Levis Fort No. 1
|Levis Fort No. 1 (1865-1905) - A British colonial fort established in 1865 in present day Levis, Quebec, Canada. Abandoned in 1905.
Levis Fort No. 1 History
Part of the Harbor Defense of Quebec.
Levis Fort No. 1 was built in response to a perceived threat to Quebec City from the American Government. Three interlocking forts were built on the opposite side of the Saint Lawrence River from Quebec City to protect it from land invasion from the United States. The three forts were begun in 1865. Fort No. 1 was to be built by the Royal Engineers while Forts No. 2 and No. 3 were to be built by civilian contractors under the supervision of the Royal Engineers. Fort No. 4 was cancelled before any work was contemplated. Forts 2 and 3 were completed in 1868 while Fort No. 1 was not completed until 1872. A barracks area was also constructed to house the Royal Engineers during construction.
Levis Fort No. 1 was constructed as an irregular pentagon with a surrounding ditch 16' deep. Protecting the ditch were four caponiers, three at the front protecting four sides and one protecting the rear. The caponiers housed flank howitzers and had loopholes for riflemen who could rake the ditch with rifle and artillery fire. A long terreplein across the front of the fort provided support and cover for what were to be some 20 cannons. Underneath the terreplein were 12 casemates that provided troop housing and access to the caponiers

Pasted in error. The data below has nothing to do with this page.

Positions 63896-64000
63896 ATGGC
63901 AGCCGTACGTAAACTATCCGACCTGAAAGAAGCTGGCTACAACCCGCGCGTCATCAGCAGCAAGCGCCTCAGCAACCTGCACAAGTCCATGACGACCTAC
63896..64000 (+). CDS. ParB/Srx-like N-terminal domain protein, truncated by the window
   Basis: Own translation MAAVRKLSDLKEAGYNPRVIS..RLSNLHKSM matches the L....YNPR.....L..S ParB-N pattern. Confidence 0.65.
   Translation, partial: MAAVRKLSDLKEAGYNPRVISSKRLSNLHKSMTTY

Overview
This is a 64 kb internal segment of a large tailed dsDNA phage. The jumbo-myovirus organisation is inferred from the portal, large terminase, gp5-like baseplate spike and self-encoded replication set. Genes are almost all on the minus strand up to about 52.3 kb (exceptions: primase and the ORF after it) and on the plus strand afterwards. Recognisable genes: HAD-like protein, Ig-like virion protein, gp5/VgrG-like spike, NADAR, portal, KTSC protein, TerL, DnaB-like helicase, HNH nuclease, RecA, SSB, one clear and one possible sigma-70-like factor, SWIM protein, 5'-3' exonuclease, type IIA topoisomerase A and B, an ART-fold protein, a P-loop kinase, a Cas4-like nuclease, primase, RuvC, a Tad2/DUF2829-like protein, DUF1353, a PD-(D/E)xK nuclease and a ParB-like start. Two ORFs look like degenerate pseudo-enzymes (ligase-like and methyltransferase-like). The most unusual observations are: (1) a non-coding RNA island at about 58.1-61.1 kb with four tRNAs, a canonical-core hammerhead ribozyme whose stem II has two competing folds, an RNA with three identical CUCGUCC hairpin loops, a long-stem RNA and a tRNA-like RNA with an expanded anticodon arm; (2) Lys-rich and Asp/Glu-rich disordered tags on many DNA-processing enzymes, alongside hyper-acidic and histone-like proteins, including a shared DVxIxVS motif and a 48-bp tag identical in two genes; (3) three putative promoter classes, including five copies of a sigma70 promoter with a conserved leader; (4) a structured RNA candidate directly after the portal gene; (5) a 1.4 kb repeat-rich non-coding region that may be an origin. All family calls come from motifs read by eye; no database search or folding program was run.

By the time all three forts were completed the threat from the United States had evaporated and all British troops had left Quebec as a result of Canadian Confederation in 1871.
The fort was never actually garrisoned and the only gun actually mounted on the terreplein was a 7-inch Armstrong breech loader (BL) mounted in 1878 which remains there today.
During World War I Levis Fort No. 1 served as a munitions depot and barracks for troops departing for the war in Europe. Between the wars the fort seems to have been used as a warehouse and during World War II it was again a munitions depot. The Canadian Department of Defense turned over the three fort sites to the Department of Mines and Resources on 15 Nov 1947. Fort No. 2 was overbuilt by a financial building and Fort No. 3 became a cement factory. Only Fort No. 1 became a historic site.
Parks Canada began a restoration and stabilization process on Levis Fort No. 1 in 1972. The park was opened to the public 1982.
Part of Levis Forts National Historic Site - Fort No. 1, Levis City, Quebec, Canada.
Visited: 16 Jul 2013